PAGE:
Mourning an abusive parent

Hi, this is along story I’m sorry if it’s inappropriate. I’m 45 and between the ages of 12-15 my father sexually and physically abused me. My pareriednts were divorced and this used to happen when I stayed with him at weekends. The first time it happened I told my mum and she told him, he accused me of lying, she believed him and so the abuse continued, he also physically abused me for lying (even though I wasn’t lying!) I told my mum again when I was 15 and she finally believed me and I haven’t really since him since (30 years). He had another daughter with someone else and she found me on Facebook a couple of years ago, we met up and tried to build a relationship but it didn’t work out. He hadn’t abused her and she didn’t really believe me and thinks the sun shines out of him, she said if he did it was only cos he’d been drinking and I should have stopped him. He was an alcoholic and believe me I tried to stop him. I hadn’t spoken to my sister for about a year and she contacted me this weekend to tell me that she was at my father’s bedside and he was dying. He lives approximately a 3 hour journey away from me. I briefly considered going but decided against it as apart from the cost of petrol and probably staying over I thought it would be too difficult for me. He has never even admitted what he did and when she asked him a couple of years ago he said that I had been very sexually aware and I had started it! I found out yesterday that he had passed away and I feel more upset than I ever thought I would, I feel some regret that I didn’t see him and great sadness that we never had a normal relationship and he never met my son (his only grandchild). My mother passed away 4 years ago and I was at her side and I had cared for her prior to her death. Despite what he did for some reason I now feel sorry for him as he drunk and smoked himself to death and had nothing to show for his life and in my own way I still love him. I have decided not to go to the funeral as again I think it will stir a lot up for me that my sister just doesn’t understand. Any thoughts would be most welcome. Thank you.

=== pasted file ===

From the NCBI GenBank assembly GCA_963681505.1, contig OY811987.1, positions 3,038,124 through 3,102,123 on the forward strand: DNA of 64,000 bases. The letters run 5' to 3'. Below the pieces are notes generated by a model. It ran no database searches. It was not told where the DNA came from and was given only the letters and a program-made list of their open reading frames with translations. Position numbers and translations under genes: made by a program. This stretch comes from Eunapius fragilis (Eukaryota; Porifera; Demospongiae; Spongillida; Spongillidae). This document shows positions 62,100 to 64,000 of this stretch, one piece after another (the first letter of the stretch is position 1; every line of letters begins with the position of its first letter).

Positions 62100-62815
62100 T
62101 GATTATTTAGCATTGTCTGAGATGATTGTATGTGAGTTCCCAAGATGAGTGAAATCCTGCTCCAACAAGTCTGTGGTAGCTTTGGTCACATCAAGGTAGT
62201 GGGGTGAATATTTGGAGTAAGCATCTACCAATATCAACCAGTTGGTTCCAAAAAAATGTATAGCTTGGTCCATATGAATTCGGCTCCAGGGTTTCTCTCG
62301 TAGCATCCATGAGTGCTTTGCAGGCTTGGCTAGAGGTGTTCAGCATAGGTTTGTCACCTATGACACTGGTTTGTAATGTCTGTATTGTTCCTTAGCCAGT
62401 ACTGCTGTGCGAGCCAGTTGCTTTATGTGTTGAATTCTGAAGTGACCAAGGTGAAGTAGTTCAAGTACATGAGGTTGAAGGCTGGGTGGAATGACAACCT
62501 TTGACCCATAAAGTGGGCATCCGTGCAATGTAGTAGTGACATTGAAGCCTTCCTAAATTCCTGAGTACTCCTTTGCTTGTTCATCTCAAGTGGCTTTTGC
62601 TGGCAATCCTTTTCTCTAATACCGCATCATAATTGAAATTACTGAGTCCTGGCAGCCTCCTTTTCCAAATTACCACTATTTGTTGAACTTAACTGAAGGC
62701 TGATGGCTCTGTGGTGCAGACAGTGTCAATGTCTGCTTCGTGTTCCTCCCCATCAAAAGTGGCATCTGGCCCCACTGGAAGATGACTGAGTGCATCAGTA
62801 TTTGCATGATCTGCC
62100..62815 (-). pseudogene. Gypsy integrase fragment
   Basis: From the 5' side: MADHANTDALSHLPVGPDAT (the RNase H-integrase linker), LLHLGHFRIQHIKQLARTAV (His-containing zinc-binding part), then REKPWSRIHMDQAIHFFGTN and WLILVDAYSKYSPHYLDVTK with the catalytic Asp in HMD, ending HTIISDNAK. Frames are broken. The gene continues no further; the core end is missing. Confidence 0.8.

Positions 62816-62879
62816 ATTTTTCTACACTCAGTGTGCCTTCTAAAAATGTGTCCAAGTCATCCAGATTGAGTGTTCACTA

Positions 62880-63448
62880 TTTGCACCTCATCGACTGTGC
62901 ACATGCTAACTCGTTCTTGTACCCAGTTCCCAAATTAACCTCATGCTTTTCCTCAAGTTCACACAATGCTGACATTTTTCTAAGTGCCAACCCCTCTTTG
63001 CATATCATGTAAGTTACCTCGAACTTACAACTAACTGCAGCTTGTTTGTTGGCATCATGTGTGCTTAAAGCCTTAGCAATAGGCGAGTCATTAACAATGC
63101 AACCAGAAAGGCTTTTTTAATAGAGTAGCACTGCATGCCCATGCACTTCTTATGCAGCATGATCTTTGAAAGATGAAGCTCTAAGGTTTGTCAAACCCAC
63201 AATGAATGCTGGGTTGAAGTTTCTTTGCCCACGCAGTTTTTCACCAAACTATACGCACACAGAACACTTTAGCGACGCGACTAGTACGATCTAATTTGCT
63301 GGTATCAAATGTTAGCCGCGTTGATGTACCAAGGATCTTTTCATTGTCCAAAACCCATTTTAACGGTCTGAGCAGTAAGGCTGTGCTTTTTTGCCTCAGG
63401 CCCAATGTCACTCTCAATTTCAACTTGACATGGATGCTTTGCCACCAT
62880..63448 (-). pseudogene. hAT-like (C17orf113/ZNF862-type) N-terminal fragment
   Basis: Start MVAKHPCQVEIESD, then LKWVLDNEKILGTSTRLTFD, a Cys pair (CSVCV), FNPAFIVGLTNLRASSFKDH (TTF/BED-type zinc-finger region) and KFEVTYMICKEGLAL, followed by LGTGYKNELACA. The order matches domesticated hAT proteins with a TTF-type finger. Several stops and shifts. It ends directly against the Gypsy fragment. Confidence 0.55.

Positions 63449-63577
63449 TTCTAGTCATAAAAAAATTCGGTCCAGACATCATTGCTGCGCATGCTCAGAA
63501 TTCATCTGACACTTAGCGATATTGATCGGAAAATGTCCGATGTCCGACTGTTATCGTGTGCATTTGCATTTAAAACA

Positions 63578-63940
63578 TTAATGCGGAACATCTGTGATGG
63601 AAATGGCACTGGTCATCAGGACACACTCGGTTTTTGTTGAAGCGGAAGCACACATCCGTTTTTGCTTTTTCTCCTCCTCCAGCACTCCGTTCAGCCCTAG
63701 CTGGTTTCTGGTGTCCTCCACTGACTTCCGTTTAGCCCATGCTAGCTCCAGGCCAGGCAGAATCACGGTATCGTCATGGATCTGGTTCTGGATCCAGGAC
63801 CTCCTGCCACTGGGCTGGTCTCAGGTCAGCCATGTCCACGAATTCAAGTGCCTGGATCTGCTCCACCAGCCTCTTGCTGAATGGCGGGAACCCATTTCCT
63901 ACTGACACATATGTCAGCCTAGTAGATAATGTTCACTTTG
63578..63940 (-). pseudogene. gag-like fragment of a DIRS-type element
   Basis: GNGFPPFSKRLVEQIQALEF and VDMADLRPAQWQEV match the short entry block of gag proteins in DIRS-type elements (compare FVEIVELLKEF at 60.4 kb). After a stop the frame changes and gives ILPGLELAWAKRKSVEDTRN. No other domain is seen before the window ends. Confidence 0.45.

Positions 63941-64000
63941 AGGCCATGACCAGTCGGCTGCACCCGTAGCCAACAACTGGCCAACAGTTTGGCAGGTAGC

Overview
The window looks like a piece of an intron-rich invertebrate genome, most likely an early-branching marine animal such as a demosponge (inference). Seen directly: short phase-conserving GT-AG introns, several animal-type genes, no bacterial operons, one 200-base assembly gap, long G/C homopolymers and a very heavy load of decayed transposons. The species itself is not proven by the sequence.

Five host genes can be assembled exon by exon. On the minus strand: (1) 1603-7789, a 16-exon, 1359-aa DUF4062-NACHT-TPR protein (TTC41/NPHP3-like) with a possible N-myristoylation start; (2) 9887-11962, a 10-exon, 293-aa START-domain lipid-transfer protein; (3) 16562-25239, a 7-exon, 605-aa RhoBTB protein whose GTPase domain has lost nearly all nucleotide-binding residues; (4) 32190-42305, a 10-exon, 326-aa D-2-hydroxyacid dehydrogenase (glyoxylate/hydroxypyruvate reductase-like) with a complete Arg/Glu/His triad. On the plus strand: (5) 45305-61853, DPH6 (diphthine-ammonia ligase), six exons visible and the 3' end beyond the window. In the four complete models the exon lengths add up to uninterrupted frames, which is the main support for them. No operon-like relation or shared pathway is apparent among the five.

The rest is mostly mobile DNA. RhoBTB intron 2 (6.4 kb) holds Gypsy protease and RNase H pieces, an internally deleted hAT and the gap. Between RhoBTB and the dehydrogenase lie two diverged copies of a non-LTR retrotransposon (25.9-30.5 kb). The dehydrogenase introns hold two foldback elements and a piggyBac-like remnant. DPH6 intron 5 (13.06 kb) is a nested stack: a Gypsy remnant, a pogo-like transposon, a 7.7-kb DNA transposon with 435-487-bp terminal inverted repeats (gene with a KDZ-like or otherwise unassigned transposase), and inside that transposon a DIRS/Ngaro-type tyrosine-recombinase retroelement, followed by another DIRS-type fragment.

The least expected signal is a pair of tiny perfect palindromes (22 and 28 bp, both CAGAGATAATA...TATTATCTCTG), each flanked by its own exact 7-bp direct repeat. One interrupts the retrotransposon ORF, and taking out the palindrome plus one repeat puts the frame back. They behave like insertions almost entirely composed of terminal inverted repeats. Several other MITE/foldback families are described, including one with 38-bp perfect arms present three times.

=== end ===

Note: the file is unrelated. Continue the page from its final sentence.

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Hi Sue,

No, it’s certainly not inappropriate to share your story here, and I’m glad that you felt able to do so. I’m so sorry to hear about how your father abused you, and the times that people didn’t believe you, or blamed this on you. I’m hope you know that the abuse was in no way your fault.

It sounds as though you feel a little confused by your emotions since his death. However, it is common for people in your situation to feel upset and to grieve for the relationship that could have been. It’s good to allow yourself to feel these feelings and not be too critical of them.

I’ve found a few previous posts by users on this site about the death of family members they had a difficult relationship with or were estranged from. You might find it helpful to read some of their experiences:

Here are some articles on other sites that you might also find useful to read:

The NAPAC (National Association for People Abused in Childhood) is also a good organisation that can offer lots of support. They have a helpline on 0808 801 0331 if you want to talk more about your feelings following your father’s death.

Thank you so much for taking the time to reply Priscilla, that’s really helpful.

Thank you Sheila, wise words and I know you’re right I didn’t expect to feel this way but I’m sure it will pass.